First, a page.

California bank stocks: Herd gets thinned again
There’s no middle ground left in the field of California-based publicly traded banks.
With the takeover deal announced Monday for Union Bank parent UnionBanCal Corp., the list of publicly traded banks with headquarters in the Golden State begins with $609-billion-asset Wells Fargo & Co. -- and then drops all the way down to Beverly Hills-based City National Corp., with $16 billion in assets.
San Francisco-based UnionBanCal, with $60 billion in assets, has been the second-largest publicly traded bank headquartered in California. Pasadena-based IndyMac Bank had been No. 3 -- until the government declared it insolvent last month and seized it.
Of course, Union Bank isn’t going anywhere. And it already had been 65%-owned by Japan’s Mitsubishi UFJ Financial Group; the Japanese parent is just buying the remaining 35% now, for $3.5 billion.
As for IndyMac, the Federal Deposit Insurance Corp. is looking for a buyer.
Consolidation has been shrinking the number of U.S. banks for the last 30 years and it’s unlikely to stop soon.
Managements of many smaller California banks naturally want to believe they’ll survive consolidation. The bigger question at the moment is how many will survive losses on real estate loans -- particularly if troubles worsen in the commercial-property sector.
The state’s real estate woes mean investors who would like to bargain-hunt for other potential takeover targets among the remaining California banks face a minefield. Pick the wrong stock and you could lose it all, a la IndyMac.
Mitsubishi UFJ has made clear it wants to buy other U.S. banks. Brent Christ at research firm Fox-Pitt Kelton tells my colleague E. Scott Reckard that if Mitsubishi were to shop for other California lenders it would probably seek out those that have weathered the credit storm better than others so far. That would be a logical strategy for any potential buyer.
Christ mentioned two possible targets: San Rafael-based Westamerica Bancorp, which operates in Northern California and the Central Valley; and PacWest Bancorp, the parent of Pacific Western Bank, which has branches in Los Angeles, Orange, Riverside and San Bernardino counties as well as its home turf of San Diego.
As for City National, it would be a relatively small ticket for a deep-pocketed buyer: With the shares down 37% from their peak in mid-2007, the bank’s market value is $2.4 billion.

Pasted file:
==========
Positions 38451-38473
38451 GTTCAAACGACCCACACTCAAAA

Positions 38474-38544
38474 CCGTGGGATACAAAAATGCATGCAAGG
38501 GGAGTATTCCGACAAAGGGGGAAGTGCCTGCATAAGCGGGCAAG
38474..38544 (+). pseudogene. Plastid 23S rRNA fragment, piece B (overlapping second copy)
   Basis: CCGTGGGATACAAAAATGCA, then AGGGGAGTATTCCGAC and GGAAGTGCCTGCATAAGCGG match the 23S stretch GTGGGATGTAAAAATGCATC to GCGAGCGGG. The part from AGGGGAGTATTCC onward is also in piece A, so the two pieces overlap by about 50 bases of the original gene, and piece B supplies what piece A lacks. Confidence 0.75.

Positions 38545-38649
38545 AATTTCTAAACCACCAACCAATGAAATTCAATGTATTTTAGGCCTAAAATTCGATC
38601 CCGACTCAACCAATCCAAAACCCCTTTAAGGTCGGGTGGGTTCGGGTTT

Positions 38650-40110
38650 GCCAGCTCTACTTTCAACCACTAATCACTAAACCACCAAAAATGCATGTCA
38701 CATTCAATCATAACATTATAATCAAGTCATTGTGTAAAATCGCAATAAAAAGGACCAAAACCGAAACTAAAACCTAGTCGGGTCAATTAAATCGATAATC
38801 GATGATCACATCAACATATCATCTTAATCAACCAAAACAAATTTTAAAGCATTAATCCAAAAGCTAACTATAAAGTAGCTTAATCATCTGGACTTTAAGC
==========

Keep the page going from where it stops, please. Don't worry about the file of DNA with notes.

Analyst sticks up for Downey
Wall Street has plenty of doubts about the survival of Downey Financial Corp., as the Newport Beach-based lender’s $2 share price indicates.
One analyst is sticking his neck out, asserting that Downey won’t follow IndyMac Bank into the ranks of failed lenders.
Christopher Whalen, a partner at Hawthorne-based research firm Institutional Risk Analytics, says that despite Downey’s high mortgage defaults, “hysteria and media hype” may be obscuring the value in what he considers a strong retail banking franchise.
He thinks the firm’s $60-million stock market value is “silly” -- as in, way too low -- even assuming what he says are worst-case numbers for future loan losses.
Whalen warned more than a year ago of massive losses in the banking system because of the subprime debacle. So he has street credibility.
Part of Whalen’s defense of Downey rests on the fact that the $13-billion-asset thrift has a strong core base of deposits, and therefore doesn’t depend on the kind of hot money (i.e., “brokered” deposits) that funded IndyMac Bank.
But as one commenter notes on the SeekingAlpha investing site, where Whalen’s commentary has been posted, Downey’s solvency depends on whether it has enough balance-sheet capital to handle another wave of loan markdowns. The deposits may stay put, but a bank with no capital cushion is a busted bank.
Whalen seems to be betting that a deep-pocketed acquirer will see the potential long-term value of Downey’s deposit and lending franchises before the thrift has to take more write-offs.
But Wall Street isn’t willing to bet that common shareholders will get much of a premium even if a deal were to happen.
After all, with Downey’s bad loans now accounting for 11.4% of total assets (not counting what the thrift calls its “performing” troubled debt), the company isn’t negotiating from a position of strength.